While one might be tempted to protest that perhaps they merely had a sip or two before engaging in ritual vandalism, there is archaeological proof that indeed, the Wari leaders got rip-roaring drunk first. The remains of Cerro Baúl’s brewery revealed a capacity of around 1,800 litres per batch, with women doing the brewing. Fermentation followed, and finally the drink was spiced with pepper-tree seeds—a version of the drink reserved for nobles among the Wari.
Brewery at Cerro Baul
Based on the mug fragments, it has been determined that 12 of the participants were ‘lesser nobles’, because their drinking vessels held a smaller amount of liquid (355ml), and another four of the participants may have been senior officials or much higher on the social ladder, as their mugs contained much more elaborate iconography and held nearly 2L of beer.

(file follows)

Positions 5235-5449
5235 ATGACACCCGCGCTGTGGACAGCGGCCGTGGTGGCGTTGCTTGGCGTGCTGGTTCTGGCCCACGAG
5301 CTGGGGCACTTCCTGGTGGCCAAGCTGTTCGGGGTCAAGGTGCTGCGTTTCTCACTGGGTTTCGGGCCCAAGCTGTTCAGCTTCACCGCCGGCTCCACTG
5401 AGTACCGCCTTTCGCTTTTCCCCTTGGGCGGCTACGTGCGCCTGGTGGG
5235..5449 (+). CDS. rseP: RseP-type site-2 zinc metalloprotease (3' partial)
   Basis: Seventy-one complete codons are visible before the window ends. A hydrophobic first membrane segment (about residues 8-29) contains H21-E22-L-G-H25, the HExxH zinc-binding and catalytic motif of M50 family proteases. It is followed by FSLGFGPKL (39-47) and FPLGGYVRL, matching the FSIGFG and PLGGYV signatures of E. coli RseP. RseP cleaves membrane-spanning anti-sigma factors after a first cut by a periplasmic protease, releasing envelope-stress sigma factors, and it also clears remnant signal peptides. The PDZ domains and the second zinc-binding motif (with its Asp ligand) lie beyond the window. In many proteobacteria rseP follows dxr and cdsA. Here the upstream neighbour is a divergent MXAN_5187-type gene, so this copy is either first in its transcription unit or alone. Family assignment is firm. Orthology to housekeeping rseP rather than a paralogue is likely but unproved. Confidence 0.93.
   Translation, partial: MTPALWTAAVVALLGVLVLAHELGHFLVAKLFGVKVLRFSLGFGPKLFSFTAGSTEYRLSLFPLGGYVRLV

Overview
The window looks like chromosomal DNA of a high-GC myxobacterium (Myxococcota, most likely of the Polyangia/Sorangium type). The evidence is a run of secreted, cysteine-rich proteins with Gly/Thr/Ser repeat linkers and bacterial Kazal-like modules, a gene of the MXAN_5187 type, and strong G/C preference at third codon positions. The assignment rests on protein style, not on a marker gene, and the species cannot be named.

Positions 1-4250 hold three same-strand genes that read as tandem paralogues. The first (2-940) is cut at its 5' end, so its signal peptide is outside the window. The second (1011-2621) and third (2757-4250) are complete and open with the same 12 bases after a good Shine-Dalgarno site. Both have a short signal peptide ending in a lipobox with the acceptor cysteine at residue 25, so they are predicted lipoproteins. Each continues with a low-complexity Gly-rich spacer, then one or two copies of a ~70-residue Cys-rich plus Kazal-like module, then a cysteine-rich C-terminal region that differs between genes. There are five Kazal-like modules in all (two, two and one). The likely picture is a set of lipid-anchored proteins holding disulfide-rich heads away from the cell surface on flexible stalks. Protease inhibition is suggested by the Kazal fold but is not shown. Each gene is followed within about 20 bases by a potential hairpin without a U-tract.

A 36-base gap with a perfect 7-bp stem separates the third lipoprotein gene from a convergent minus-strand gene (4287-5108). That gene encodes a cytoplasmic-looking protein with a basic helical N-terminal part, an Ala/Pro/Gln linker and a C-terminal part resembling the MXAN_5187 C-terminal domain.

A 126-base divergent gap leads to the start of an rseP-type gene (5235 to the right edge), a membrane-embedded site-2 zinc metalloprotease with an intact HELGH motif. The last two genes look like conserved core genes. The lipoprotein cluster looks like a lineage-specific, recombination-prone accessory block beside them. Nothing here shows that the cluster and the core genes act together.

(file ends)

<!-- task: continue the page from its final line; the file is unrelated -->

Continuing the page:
And drinking wasn’t all they did—the spread was something worthy of a modern Super Bowl party, with the archaeological record showing remains of llama, deer, and a variety of fish.
Of course, the question remains: Why have a feast, get slobbering drunk, and then torch the place?
While the answer isn’t certain, it turns out that settling a town on top of a 600-meter mesa doesn’t make the best place to live. It takes a lot of time and effort to haul resources up the side of a mountain, which may have resulted in someone realizing the impracticality of building a city where no one could get to it. Good for defenses, bad for… everything else.
The ritual destruction, however, was likely a mechanism to preserve the purity of their historical living spaces—torching the brewery and subsequently other important buildings such as the temple and palace meant no one else could re-use the buildings for their own purposes or defile their sacred spaces.
And to finish the job? The Wari smashed their mugs in the fire. Of course the real question that follows is: With half the town on fire, where did they go to sleep it off?